This essay, written for the Conference on the New Special Study of Securities Markets at Columbia Law School, identifies the key regulatory challenges posed by institutional intermediaries in America’s capital markets. We survey existing legal and economic research and suggest new areas for regulatory reform and scholarly inquiry. We cover registered investment companies (such as mutual funds), private investment funds (such as hedge funds and private equity funds), credit-rating agencies, and broker-dealers.
Tuesday, August 8, 2017
The following law review articles relating to securities regulation are now available in paper format:
Janet Austin, What Exactly Is Market Integrity? An Analysis of One of the Core Objectives of Securities Regulation, 8 Wm. & Mary Bus. L. Rev. 215 (2017).
John S. Baker Jr., Warning to Corporate Counsel: If State AGs Can do This to ExxonMobil, How Safe Is Your Company?, 15 Geo. J.L. & Pub. Pol'y 313 (2017).
Marco Bodellini, From Systemic Risk to Financial Scandals: The Shortcomings of U.S. Hedge Fund Regulation, 11 Brook. J. Corp. Fin. & Com. L. 417 (2017).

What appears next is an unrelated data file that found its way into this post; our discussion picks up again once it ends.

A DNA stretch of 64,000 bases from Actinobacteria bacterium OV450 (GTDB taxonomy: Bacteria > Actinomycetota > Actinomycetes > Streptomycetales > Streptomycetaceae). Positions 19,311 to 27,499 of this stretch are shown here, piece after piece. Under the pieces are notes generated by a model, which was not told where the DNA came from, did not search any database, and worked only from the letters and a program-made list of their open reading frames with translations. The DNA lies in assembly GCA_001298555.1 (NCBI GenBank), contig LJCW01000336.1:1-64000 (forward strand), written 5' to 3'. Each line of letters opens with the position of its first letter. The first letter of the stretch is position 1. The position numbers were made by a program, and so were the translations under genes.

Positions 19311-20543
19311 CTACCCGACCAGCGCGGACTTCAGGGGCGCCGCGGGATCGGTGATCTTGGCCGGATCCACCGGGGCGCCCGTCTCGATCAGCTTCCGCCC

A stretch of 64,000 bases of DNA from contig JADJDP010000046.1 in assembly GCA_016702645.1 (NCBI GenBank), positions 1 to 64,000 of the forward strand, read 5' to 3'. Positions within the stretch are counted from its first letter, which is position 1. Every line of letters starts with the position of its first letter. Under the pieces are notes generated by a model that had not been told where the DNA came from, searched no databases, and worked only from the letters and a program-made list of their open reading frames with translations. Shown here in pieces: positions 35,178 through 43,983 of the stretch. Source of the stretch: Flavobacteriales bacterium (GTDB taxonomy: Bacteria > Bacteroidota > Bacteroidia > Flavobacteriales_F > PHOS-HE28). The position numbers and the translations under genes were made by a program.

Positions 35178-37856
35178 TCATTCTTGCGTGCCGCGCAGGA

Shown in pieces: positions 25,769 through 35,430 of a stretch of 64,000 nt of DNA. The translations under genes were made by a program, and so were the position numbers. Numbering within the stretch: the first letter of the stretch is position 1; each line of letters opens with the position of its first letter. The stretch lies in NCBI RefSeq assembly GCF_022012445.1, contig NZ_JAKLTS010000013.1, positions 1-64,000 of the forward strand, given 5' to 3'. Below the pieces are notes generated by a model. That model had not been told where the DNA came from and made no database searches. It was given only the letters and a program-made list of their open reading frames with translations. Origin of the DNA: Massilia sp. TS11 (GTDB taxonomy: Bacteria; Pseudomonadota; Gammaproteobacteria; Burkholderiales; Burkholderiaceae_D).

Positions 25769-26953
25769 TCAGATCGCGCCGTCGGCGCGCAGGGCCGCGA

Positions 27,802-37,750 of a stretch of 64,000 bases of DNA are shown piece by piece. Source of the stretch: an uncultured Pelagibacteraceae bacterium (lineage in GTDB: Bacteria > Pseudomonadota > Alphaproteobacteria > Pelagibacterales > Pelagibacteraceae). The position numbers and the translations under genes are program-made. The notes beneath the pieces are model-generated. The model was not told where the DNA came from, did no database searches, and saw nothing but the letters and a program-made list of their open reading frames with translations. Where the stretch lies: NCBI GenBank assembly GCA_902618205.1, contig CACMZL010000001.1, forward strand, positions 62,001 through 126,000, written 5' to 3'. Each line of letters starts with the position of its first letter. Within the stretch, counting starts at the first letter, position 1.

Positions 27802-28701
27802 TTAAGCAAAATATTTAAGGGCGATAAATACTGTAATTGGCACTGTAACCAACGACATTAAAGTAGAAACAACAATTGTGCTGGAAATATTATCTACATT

Charles R. Korsmo, The Audience for Corporate Disclosure, 102 Iowa L. Rev. 1581 (2017).
Adair Morse, Wei Wang & Serena Wu, Executive Lawyers: Gatekeepers Or Strategic Officers?, 59 J.L. & Econ. 847 (2016).
John Polise, A Bridge Too Far: A Critical Analysis of the Securities and Exchange Commission's Approach to Equity Market Regulation, 11 Brook. J. Corp. Fin. & Com. L. 285 (2017).
Christopher Saverino, Note, Full Disclosure: Moving Beyond Disclosure Regulations to Affirmative Regulation of Executive Compensation, 11 Brook. J. Corp. Fin. & Com. L. 541 (2017).
Jack Wroldsen, Crowdfunding Investment Contracts, 11 Va. L. & Bus. Rev. 543 (2017).